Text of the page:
Category Archives: “Satchmo”

In the Vault: Louis Armstrong Interview

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Louis Armstrong loved performing and we all enjoyed his jazz music

immensely. He was a grandson of slaves, raised by various family

members, and led a troubled young life. He “beat the odds” and was

socially acceptable in the higher echelons of circles in his adult life

due to his talent while playing his trumpet, cornet or singing with his

famous ‘gravelly’ voice. One of his last informal interviews was with

some 13 and 14 year olds who “dared” to catch him alone and ask him

to let them talk to him.

There were three youngsters in New Orleans who were brass band

players. Their names were not given but this is a taped interview that

was released, considered kept “In the Vault.”

I imagine that it means that it was worth saving and releasing after his

death.  The young teens managed to dodge the bouncers or protective

staff to get inside and knock on his behind the stage, dressing room

door.

The great jazz artist was wearing boxer shorts and an underwear t-shirt,

tank top or what many consider ‘muscle’ shirts.

They were high school marching band players and told Louis Armstrong

that their favorite song was “When the Saints Go Marching In.”  To the

gentle, soft spoken man, Louis thought they seemed like ‘new blood,’

needed ‘encouragement and some ‘inspiration.’

I would consider Louis Armstrong’s giving his private time a very valuable

gift given. His words of encouragement were meant to push them, to give

them the drive and determination to succeed.

When I hear of famous people giving their time to impart their thoughts

and wisdom, it makes my heart warm.

I am always glad when no rudeness is shown on either side. Young

people have always needed good role models.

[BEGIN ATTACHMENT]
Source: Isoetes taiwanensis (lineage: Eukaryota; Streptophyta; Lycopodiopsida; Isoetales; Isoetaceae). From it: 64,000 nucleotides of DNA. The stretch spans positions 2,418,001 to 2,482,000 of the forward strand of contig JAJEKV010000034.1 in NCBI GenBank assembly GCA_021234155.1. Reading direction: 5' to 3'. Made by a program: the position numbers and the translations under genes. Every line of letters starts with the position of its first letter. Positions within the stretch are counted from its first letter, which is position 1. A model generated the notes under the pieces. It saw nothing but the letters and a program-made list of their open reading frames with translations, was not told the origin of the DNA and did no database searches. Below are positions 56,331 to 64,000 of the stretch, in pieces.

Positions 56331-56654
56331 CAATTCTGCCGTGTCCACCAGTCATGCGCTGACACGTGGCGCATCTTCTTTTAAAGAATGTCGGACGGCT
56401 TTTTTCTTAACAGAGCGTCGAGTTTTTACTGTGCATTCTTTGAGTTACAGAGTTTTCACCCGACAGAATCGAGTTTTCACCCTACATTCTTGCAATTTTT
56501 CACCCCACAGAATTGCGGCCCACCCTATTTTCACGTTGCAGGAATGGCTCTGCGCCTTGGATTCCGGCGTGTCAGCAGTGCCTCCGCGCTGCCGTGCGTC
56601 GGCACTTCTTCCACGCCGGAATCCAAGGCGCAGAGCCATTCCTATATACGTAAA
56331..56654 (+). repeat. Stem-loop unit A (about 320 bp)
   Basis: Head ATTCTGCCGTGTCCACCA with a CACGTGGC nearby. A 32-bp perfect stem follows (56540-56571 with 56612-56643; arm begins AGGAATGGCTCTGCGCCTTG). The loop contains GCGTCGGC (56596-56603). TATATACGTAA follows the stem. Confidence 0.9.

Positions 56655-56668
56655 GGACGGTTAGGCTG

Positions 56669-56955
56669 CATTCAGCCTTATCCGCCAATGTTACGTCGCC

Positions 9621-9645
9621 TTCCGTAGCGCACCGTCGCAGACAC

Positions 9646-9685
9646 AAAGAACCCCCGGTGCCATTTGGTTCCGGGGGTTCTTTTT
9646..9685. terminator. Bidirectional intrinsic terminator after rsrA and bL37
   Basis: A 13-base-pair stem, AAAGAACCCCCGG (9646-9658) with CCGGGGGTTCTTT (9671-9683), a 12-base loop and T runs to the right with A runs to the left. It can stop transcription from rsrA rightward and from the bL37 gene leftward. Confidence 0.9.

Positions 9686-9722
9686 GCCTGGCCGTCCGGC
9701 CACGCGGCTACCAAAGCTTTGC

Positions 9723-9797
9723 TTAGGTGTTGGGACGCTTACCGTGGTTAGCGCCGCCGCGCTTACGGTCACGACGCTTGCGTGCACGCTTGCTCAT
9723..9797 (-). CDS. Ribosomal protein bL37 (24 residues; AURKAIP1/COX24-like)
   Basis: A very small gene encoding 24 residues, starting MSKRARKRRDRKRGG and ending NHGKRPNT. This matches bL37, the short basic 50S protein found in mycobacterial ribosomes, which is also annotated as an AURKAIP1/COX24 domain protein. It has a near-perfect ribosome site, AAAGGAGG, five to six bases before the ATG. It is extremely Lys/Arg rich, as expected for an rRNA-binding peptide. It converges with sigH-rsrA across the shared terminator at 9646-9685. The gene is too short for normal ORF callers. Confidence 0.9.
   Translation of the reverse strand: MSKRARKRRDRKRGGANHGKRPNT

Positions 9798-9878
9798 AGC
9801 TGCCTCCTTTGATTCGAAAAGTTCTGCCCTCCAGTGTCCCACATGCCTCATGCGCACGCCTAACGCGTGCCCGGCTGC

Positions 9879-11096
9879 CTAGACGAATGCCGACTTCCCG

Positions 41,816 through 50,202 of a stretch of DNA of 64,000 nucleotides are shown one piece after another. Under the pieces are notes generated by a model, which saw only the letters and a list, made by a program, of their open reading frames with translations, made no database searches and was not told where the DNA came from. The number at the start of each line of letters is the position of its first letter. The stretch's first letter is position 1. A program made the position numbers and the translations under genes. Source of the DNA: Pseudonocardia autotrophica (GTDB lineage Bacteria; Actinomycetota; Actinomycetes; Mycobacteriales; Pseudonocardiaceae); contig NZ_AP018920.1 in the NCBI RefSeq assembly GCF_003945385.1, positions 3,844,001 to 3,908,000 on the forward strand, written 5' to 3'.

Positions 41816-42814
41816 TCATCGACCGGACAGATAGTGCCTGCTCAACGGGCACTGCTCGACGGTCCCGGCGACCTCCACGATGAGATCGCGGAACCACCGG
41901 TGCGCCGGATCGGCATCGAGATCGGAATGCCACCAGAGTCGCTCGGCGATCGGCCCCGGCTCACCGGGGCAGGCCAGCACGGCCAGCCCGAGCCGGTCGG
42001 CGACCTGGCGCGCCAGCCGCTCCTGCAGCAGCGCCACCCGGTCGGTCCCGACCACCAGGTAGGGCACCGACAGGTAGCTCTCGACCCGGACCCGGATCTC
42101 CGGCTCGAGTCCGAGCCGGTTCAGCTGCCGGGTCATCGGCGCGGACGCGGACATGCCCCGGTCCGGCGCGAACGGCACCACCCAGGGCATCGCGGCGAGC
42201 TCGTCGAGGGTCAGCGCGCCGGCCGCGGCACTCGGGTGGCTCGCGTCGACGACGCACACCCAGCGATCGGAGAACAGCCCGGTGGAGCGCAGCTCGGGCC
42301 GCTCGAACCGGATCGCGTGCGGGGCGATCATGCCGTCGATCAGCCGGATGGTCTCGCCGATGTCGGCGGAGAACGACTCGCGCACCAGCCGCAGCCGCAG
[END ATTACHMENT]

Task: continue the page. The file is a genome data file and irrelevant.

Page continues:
Here is some of the ‘essence’ of Louis Armstrong’s informal but

meaningful interview:

“Be like shining stars in the sky.”

When asked how did he know how to become successful by the

trio of boys, Louis Armstrong gave these paraphrased words:

“I was determined. You have to be good or bad, it’s the devil.

Blow your horn daily. Warm up, practice, play and clean your

horn daily.

Keep up the chops!

You either have it or you don’t.

Play church hymns and include prayer in your life.

Find the songs that make you happy and play them daily.

In other words, play music to stay happy.”

(These lessons were meant to stay with the young men.)

When they asked, “How did you get your nickname, Mr.

Armstrong?”

He said,

“I got off a train in Bristol, England, had taken it to get to a club

where my band was playing. I have always had a large mouth

and on that day while carrying a satchel, someone remarked,

‘Satchel Mouth.’ From there, the shortened version of that

nickname became ‘Satchmo.'”

When the boys were shooed out of the dressing room by someone

entering, Louis Armstrong thanked THEM.

They thanked him back.

What an honor and a privilege for those young men!

I think if each person could have a conversation with the person they

most admired during their teenage years, we all would be so much

more motivated. Even now, who would you choose to talk to, living or

dead? I have admired Eleanore Roosevelt and Clara Barton, but so

many come to mind, I might need one of those tables that some create

for a fancy dinner party with famous people. Or maybe it would be nice

to have an informal picnic. This might get the guests relaxed and more

likely to share their bits of wisdom. Mine might have more than eight at

my party!